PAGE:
Autumn in Japan means more than nature’s explosions of blooming leaves. In fact, they have a name for it – “Momijigari“, which means: “going to see the autumn leaves“. Autumn in Japan is totally an art: zen gardens for your admiring, spending time in nature with yourself or loved ones, and the perfect time for quiet contemplation as the year comes close to an end soon.
For the capital Tokyo, there’re many parks and gardens to see autumn leaves. If you prefer day trips, consider taking a day trip to Kamakura, a beautiful coastal town that will bring you lots of autumn surprises, or even Mt Takao, an easy hike for all ages.
Soaking in hot spring (onsen)
It would be a waste if you visit Japan without having a hot onsen. Head to Hakone, well-known place for onsen in Japan. There are many types of hot springs, distinguished by the minerals dissolved in the water. Different minerals provide different health benefits, and all hot springs are supposed to have a relaxing effect on your body and mind. Hot spring baths come in many varieties, indoors and outdoors, gender separated and mixed, developed and undeveloped. Many hot spring baths belong to a ryokan, while others are public bath houses. An overnight stay at a hot spring ryokan is a highly recommended experience to any visitor of Japan.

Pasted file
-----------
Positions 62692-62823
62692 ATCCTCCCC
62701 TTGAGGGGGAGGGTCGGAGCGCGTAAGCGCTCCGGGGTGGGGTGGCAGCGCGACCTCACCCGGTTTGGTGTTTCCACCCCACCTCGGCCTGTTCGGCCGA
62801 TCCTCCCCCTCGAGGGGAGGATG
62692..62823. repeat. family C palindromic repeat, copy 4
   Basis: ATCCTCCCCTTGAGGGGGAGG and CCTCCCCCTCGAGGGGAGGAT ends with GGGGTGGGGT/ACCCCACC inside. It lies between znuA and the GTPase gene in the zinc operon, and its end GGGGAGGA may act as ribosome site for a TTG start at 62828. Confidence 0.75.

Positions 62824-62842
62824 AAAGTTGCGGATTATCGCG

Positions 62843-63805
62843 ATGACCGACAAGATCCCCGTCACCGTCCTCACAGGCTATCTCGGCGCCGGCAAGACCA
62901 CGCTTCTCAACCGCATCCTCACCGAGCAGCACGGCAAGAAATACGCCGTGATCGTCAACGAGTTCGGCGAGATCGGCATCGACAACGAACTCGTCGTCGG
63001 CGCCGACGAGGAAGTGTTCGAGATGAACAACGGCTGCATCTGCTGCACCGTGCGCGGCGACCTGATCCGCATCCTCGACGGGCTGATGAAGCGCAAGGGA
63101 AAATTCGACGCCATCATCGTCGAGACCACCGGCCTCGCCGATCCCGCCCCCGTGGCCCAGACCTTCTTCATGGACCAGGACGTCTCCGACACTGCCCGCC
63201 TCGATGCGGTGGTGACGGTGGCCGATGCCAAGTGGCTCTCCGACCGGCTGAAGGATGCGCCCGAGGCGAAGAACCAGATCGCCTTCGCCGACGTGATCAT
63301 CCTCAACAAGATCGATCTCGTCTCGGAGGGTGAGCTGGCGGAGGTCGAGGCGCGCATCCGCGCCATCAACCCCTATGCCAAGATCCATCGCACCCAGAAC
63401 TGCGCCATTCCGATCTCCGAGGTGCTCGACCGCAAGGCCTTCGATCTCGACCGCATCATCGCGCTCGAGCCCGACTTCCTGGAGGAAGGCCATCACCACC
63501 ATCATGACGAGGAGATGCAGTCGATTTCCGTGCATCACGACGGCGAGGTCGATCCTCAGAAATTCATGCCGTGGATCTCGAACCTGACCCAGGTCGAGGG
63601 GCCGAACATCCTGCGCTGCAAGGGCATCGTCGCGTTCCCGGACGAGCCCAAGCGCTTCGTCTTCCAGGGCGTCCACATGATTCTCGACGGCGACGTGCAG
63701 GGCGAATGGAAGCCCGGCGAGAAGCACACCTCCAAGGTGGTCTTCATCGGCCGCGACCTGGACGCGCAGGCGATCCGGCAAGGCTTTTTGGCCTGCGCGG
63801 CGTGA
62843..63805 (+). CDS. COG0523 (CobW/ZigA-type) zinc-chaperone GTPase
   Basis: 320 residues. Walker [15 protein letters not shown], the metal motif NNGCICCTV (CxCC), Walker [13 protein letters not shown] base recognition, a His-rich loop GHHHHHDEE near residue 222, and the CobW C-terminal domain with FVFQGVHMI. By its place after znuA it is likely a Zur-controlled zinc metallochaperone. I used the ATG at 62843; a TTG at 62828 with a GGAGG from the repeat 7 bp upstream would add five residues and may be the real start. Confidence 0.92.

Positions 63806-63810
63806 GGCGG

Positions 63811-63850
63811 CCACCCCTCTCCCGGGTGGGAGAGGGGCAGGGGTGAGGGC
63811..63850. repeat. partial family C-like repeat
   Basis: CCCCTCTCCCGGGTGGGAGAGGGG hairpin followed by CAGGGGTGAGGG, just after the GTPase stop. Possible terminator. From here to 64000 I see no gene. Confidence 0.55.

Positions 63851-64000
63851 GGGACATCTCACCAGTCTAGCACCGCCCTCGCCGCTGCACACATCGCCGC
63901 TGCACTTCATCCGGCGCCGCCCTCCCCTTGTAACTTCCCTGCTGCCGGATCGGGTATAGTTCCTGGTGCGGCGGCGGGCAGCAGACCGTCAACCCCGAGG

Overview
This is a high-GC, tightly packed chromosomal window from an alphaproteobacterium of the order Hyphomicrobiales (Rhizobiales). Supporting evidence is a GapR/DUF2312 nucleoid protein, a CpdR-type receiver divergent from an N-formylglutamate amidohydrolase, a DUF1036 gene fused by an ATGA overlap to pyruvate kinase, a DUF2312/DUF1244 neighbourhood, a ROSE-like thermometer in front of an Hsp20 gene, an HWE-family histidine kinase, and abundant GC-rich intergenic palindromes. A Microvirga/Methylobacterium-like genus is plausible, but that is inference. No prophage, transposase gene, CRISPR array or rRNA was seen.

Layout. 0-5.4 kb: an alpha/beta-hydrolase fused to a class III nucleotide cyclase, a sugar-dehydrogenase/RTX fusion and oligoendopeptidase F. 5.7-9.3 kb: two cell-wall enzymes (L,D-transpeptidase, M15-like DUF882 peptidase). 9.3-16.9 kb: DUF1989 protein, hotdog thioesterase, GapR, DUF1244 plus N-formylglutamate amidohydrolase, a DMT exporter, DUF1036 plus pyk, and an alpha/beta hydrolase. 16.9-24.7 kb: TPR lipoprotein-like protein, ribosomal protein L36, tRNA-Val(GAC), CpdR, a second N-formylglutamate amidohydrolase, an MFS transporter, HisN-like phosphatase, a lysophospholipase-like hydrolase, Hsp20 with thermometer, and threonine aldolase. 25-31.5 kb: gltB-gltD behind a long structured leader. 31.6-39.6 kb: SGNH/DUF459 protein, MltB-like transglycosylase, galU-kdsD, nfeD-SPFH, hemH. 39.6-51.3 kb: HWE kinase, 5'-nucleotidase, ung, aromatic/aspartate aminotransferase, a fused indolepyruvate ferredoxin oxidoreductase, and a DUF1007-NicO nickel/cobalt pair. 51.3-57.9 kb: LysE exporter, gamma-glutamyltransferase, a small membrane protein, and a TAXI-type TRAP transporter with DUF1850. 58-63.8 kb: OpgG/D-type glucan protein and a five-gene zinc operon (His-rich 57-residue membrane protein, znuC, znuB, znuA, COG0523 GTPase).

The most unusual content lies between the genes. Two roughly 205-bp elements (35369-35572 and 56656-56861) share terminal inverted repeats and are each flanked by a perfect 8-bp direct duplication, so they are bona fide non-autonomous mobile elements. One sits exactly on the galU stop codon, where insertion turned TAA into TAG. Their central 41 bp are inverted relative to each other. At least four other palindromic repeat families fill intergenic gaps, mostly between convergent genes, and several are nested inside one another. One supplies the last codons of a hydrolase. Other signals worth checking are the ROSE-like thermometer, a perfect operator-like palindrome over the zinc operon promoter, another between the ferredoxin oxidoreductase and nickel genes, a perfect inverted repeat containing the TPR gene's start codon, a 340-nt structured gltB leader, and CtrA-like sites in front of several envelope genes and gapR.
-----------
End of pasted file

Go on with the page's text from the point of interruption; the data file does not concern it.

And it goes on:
Hiking in Mount Takao
Among all the mountains in Japan, Mount Fuji is the most famous one. However, there is a mountain located in Tokyo which is also cherished by a remarkable number of people. Mount Takao is one of the closest natural recreation areas to central Tokyo, offering beautiful scenery, an interesting temple and attractive hiking opportunities. Especially, Mount Takao is full of charms in autumn with colored foliage.
Kaki is an orange Japanese fruit that comes into season in November. They are extremely bitter before they ripen. When riping, they are sweet with a unique citrus-like taste. Kaki and kaki flavored desserts are widely available in Japan in late autumn.
Shichi Go San
Shichi Go San is a traditional rite of passage and festival day in Japan for three-and seven-year-old girls and five-year-old (and less commonly three-year-old) boys, held annually on November 15 to celebrate the growth and well-being of young children. As it is not a national holiday, it is generally observed on the nearest weekend.
On this day, prayers are offered for the healthy and happy futures of the children. These ages, in particular, are celebrated both because the ages of three, five and seven are seen as important markers of stages in a child's growth and because odd numbers are seen as lucky in Japan. If the dates are right for your trip, head to Meiji Shrine at Harajuku (or other Shinto shrines favored by the locals) and be a part of this truly Japanese festival.